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Review/Gallery: Musicircus Colchester

I’d love to be able to write reviews about the artists performing at Musicircus but I have two problems stopping me. One: there wasn’t really anything that said who each artist was and Two: it was really difficult to hear a lot of it. To it’s merit, Musicircus showed just how much music there is in Colchester – it was good to see the streets filled with people performing but, while I appreciate their goal, it was a bit difficult to absorb what was going on. The idea is based on the series by the same name by John Cage back in the 60s – the concept wasn’t a bad one, really, but I’m not sure it necessarily works with the kind of music on display. Potentially if the performers were all working in he same key, perhaps the same sort of tempo and with the same dynamics then this could have been an interesting two hours but you could be standing a few metres away from an acoustic performer and still not make out what they’re singing as the horn section 10m away blasts away. One street had more of a chance with just three performers but the woman playing acoustic music, without any amplification, stood no chance when placed opposite a two piece band with a bass drum and microphones. They in turn stood no chance against the drum kit playing further down the road.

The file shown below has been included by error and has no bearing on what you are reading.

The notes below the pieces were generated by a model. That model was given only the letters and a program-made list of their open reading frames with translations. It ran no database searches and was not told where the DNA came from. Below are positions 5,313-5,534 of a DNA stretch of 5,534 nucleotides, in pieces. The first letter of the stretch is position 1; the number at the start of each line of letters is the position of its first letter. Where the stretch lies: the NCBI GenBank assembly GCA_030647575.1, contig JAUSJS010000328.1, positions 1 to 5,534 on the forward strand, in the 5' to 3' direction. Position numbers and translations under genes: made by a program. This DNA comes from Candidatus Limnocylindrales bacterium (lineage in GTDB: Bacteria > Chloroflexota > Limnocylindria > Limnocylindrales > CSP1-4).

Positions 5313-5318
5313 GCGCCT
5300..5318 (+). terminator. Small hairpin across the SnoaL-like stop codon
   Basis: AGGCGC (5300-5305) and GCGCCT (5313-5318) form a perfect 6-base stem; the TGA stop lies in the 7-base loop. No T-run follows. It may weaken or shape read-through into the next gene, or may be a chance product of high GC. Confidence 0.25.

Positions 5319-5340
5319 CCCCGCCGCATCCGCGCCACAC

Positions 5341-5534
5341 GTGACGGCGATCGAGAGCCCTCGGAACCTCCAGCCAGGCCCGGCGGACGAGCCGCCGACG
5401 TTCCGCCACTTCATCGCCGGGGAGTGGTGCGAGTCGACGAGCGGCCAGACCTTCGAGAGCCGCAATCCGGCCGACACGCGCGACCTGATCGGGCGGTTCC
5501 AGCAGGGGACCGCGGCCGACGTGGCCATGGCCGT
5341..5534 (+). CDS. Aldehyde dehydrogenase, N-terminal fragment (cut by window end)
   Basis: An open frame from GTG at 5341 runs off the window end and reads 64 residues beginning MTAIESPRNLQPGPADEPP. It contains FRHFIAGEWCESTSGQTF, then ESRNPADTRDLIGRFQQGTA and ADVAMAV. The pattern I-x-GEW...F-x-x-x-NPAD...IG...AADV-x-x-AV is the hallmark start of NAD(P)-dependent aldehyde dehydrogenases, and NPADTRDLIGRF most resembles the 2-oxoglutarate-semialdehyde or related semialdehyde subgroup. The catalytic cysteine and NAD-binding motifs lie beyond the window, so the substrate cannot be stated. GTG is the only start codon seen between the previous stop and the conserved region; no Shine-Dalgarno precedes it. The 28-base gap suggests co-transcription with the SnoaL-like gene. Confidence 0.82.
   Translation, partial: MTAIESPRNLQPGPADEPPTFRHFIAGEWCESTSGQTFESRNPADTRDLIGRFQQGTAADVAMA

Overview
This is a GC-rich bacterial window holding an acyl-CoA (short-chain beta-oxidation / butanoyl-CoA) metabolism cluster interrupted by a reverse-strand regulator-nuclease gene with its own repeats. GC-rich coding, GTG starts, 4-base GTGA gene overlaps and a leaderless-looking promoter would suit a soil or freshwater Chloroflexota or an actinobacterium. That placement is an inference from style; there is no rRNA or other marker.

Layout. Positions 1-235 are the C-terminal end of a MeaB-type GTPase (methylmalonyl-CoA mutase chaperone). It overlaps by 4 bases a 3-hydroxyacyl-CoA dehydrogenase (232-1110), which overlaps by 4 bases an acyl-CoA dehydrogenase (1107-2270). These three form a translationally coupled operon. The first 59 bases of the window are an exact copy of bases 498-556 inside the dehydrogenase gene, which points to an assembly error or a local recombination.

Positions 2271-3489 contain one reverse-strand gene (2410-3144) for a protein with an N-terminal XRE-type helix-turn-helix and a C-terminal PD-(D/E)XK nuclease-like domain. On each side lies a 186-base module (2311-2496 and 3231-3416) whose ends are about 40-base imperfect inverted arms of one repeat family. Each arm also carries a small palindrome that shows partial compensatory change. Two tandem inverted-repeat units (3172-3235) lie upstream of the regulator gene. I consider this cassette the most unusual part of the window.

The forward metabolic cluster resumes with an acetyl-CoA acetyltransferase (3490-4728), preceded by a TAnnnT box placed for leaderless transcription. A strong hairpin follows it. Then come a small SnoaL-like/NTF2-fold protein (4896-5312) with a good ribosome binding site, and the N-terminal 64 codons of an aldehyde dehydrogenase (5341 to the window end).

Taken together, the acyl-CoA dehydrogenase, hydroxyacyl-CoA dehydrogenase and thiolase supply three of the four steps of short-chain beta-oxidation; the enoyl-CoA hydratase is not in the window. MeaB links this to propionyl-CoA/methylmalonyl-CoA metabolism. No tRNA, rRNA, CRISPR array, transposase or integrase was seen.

In amongst the chaos I think Wilswood Buoys were blessed with the best position; up on the roof tops inbetween the two main hubs of music in Lion Walk, they were able avoid most of the sound bleed that made a lot of the event a bit more difficult. There were some nice interactive components too – the drum circle outside Paperchase gave children the opportunity to get involved and there were instruments in the walkway to the high street set up for people to play along. As I walk back through the main part of Lion Walk I see someone angrily ripping their cables out of their amplifier, their voice lost to the two bands and the orchestra of horns playing just meteres away from them. I think the concept cold possibly have worked a bit better if the artists were interacting with each other – when you have three singers standing 10m from each other at a crossroads it doesn’t really work if they’re all playing their own material – if they’d been able to work together, harmonise, play in the same key, play in the same temp they could have potentially created something uniquely interesting. As it was I just found it all a bit difficult to understand. Maybe next year they’ll take the concept and improve it, I think it has a lot of potential.

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